The Planning Commission hearing on February 14 was only the beginning of the Conditional Use Permit process for the proposed effluent pipeline. The second round of comments ends February 21 (seven days following the hearing). Then follows a further seven days (ending February 28) for responses to the new submittals, as well as new testimony. February 28 is the last day for the public to submit comments. The applicant then has seven days to cobble together their final response to all that has gone before. They will appear at the next hearing, on March 14, to continue to make their case. Whether the hearing will close and the commissioners begin to debate at that meeting, we do not know.
View the meeting here:
Video of 2-14-17 Planning Commission Meeting
Copies of written testimony (letters and e-mails) from the first round are available from the Planning Clerk at City Hall now. Copies of what comes in tomorrow will also become available, and so on until the next hearing.
The attorney for Oregon Coast Alliance sent in the following:
ORCA Letter re CUP 16-02 and 16-03
Another substantial comment was read into the record by Planning Commissioner John Roorbach. A copy was obtained from the clerk:
Roorbach re Pacific Gales Pipeline
The City Planner’s recommendations on conditions are contained in her Staff Report. See page 10 for a summary of conditions for the pump station. On pages 17 and 21 are conditions recommended for the preferred route and the alternate route, respectively. A link to the Staff Report is here:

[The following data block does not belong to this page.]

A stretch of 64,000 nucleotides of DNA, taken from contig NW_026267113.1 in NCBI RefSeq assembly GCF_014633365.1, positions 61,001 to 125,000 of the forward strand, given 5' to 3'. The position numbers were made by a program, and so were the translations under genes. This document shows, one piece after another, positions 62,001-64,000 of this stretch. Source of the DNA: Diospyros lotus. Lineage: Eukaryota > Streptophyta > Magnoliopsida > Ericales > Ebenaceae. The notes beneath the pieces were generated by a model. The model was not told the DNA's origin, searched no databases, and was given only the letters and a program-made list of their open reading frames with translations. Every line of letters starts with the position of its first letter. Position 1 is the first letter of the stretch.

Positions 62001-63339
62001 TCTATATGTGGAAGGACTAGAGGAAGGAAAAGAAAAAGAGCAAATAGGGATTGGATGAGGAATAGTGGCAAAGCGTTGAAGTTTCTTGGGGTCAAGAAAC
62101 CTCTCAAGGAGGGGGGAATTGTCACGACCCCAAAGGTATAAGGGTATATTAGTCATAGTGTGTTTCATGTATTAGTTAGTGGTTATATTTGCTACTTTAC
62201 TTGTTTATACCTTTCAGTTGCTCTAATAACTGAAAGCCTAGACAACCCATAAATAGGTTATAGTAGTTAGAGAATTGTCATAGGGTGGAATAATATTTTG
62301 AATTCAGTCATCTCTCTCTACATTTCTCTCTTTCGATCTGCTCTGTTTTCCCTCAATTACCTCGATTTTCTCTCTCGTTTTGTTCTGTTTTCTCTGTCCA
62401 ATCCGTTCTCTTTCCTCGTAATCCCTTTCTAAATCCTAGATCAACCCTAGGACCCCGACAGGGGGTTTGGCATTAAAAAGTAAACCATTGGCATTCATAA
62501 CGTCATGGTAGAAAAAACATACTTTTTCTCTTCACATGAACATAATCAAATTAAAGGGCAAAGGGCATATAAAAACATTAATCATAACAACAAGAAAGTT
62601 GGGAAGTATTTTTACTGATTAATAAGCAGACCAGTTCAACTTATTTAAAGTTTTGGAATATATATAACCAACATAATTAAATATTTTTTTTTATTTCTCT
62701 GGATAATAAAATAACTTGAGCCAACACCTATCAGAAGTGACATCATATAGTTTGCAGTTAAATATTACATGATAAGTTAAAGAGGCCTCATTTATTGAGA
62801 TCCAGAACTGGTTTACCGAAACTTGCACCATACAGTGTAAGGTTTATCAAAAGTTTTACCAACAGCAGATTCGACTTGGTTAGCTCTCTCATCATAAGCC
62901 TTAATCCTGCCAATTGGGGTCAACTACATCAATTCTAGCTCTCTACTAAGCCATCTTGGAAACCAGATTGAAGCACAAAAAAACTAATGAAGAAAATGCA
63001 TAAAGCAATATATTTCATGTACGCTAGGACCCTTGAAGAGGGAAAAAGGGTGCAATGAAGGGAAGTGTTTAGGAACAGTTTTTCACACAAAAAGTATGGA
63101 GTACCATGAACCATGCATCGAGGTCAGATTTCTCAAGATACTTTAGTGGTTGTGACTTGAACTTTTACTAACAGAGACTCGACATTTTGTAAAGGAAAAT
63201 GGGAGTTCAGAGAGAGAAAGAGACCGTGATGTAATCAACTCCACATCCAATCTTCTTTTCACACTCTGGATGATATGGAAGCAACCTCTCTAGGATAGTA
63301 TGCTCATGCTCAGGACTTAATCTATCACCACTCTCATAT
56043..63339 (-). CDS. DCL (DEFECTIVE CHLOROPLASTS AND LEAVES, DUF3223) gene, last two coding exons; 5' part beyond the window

Though two conditional use permits are being sought, only one “staff” report has been published. It was prepared by Crystal Shoji, the contract Port Orford City Planner, whose professional practice is located in Coos Bay.
View the document here: Staff Report
You can find links to the text of the CUPs in the previous post. And, again, the meeting of the Planning Commission to consider the issues is set for Tuesday, February 14, at 6 p.m. in the Council Chambers at City Hall. There will certainly be opportunity for comment from the public on both of the planned routes.
Is your home or business located on or near one of the routes? What will that mean for you during construction? How will your property values be affected? What if there are problems after construction — who is liable for any damages?
Residents and property owners deserve answers to these questions and many more BEFORE approval of any further actions by Elk River Property Development. Though this pipeline has been in the works for well over a year, and the Pacific Gales Golf Course since early 2014, there still has been no comprehensive scrutiny of the developers’ larger plan. Not by the city, not by the county, not by any state agency with oversight of the matters involved.
Bit by bit, the curtain has been drawn aside, but mostly we are kept guessing how big this scheme will become. At first, they said they were planning no housing for golf visitors; then they leased land next to the landfill to build luxury homes for them. What else aren’t they telling us?
Make no mistake, ERPD wants to keep us in the dark as long as possible. Let’s shine a bright light on their playing field and keep on keeping score.